Animal Welfare During Animal Health Emergencies Animal Welfare Ethical responsibility Ensuring animal well being Physical and mental Consideration of animals Health Behavior Biological function Just In Time Training Animal Welfare: Overview
The Five Freedoms Define ideal states of welfare Framework for analysis of welfare Freedom Freedom Freedom Freedom Freedom Just In Time Training from hunger and thirst from discomfort from pain, injury and disease
to express normal behavior from fear and distress Animal Welfare: Overview Welfare During Emergencies Animals Behavior, health, comfort, euthanasia Environment Transport, fencing, restraint, food/water Human Interaction Experience, proper training, mental health
Just In Time Training Animal Welfare: Overview ANIMAL CONSIDERATIONS Behavior Health Comfort and Maintenance Euthanasia Just In Time Training Animal Welfare: Overview
Animal Considerations: Behavior Can deviate from normal behavior Heightened awareness and panic New surroundings Increased handling/transport Species specific Unpredictable actions May injure self or others Be watchful and prepared Just In Time Training Animal Welfare: Overview Animal Considerations:
Health Monitor at all times Illness Injury Parturition Nutritionally May have delay in showing signs Stress analgesia Treat appropriately Medically, surgically, or euthanasia Just In Time Training Animal Welfare: Overview
Animal Considerations: Comfort and Maintenance Density Avoid overcrowding Stalls Bedding, manure Temperature Excessive heat, cold Maintenance needs Milking lactating animals Exercise for horses
Just In Time Training Animal Welfare: Overview Animals: Euthanasia Can be necessary Stop disease spread Minimize suffering Proper method and technique AVMA euthanasia guidelines
Ensure the kill Third person observer Evacuate vs. euthanize Potential for future suffering Just In Time Training Animal Welfare: Overview ENVIRONMENTAL CONSIDERATIONS Transport Facilities Separation of Groups Just In Time Training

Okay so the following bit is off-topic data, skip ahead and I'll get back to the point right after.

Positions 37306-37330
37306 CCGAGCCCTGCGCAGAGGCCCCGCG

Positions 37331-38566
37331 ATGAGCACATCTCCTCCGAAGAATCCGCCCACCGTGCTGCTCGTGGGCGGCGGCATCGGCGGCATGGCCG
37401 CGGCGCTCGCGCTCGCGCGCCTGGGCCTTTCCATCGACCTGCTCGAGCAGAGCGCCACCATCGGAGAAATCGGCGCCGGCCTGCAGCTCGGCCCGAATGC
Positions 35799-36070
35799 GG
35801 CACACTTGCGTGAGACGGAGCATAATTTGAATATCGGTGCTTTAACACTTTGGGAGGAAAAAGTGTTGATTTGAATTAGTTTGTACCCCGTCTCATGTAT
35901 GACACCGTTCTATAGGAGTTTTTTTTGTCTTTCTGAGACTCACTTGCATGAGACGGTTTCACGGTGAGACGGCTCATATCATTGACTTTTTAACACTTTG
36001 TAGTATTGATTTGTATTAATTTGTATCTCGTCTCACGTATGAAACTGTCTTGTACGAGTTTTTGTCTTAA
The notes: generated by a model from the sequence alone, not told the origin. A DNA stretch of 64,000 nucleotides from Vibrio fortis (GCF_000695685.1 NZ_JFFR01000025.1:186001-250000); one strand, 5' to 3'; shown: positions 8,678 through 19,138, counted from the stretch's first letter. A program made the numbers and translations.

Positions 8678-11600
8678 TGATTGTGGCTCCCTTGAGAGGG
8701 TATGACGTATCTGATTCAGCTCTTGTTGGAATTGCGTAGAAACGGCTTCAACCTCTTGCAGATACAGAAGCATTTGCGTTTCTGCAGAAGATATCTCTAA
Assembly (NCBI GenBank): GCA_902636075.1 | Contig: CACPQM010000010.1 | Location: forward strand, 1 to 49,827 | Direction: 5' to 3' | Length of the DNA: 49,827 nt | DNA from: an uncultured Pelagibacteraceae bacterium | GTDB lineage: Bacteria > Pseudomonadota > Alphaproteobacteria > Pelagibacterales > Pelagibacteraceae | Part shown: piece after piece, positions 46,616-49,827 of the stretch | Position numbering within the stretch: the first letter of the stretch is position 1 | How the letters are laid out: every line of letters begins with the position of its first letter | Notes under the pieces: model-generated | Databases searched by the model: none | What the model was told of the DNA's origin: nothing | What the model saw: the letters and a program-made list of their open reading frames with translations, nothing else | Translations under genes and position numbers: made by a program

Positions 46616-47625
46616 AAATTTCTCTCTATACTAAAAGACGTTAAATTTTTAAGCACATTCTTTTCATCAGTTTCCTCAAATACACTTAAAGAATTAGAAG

Animal Welfare: Overview Environment: Transport Identification Consistent with Incident Action Plan Grouping Familiar animals, no mixing Proper handling Prevent panic with quiet handling Safe equipment
Ramps, trucks, crates Increased panic = unpredictability Just In Time Training Animal Welfare: Overview Environment: Facilities Food, water Fencing Keep animals in Keeps wildlife out Stalls
Adequate space Separation Environmental concerns Temperature Ventilation Foreign objects Metal and other hazardous material Just In Time Training Animal Welfare: Overview Environment Separation of Groups
Consideration when sheltering Species dependent Cattle vs. Horses Sex dependent Intact males Life Stage dependent Neonates, pregnant animals Health and at-risk status Sick vs. healthy vs. exposed Just In Time Training
Animal Welfare: Overview HUMAN INTERACTION Handling Mental Health Just In Time Training Animal Welfare: Overview Human Interaction: Handling Proper handling minimizes stress Responders with experience Need to know species
Recognize unique situations Do not hesitate to consult expert Just In Time Training Animal Welfare: Overview Human Interaction: Mental Health and Animals Response stress can affect mental health of responders May affect animals welfare Responder apathy Responder fatigue
Uncompleted tasks Increased carelessness of tasks Forgetting overall welfare needs Just In Time Training Animal Welfare: Overview Summary Animal welfare during emergencies Five Freedoms Animal considerations Environment Human Interactions Just In Time Training
Animal Welfare: Overview Resources American Veterinary Medical Association The veterinarians role in animal welfare www.avma.org/products/animal_welfare/welfare.pdf AVMA Guidelines on Euthanasia www.avma.org/issues/animal_welfare/euthanasia.pdf USDA Animal Welfare Information Center http://awic.nal.usda.gov OIE Animal Welfare Guidelines Terrestrial Animal Health Code
www.oie.int American College of Animal Welfare www.acaw.org Just In Time Training Animal Welfare: Overview Acknowledgments Development of this presentation was by the Center for Food Security and Public Health at Iowa State University through funding from the Multi-State Partnership for Security in Agriculture Authors: Dan Taylor, DVM, MPH, Glenda Dvorak, DVM, MPH, DACVPM
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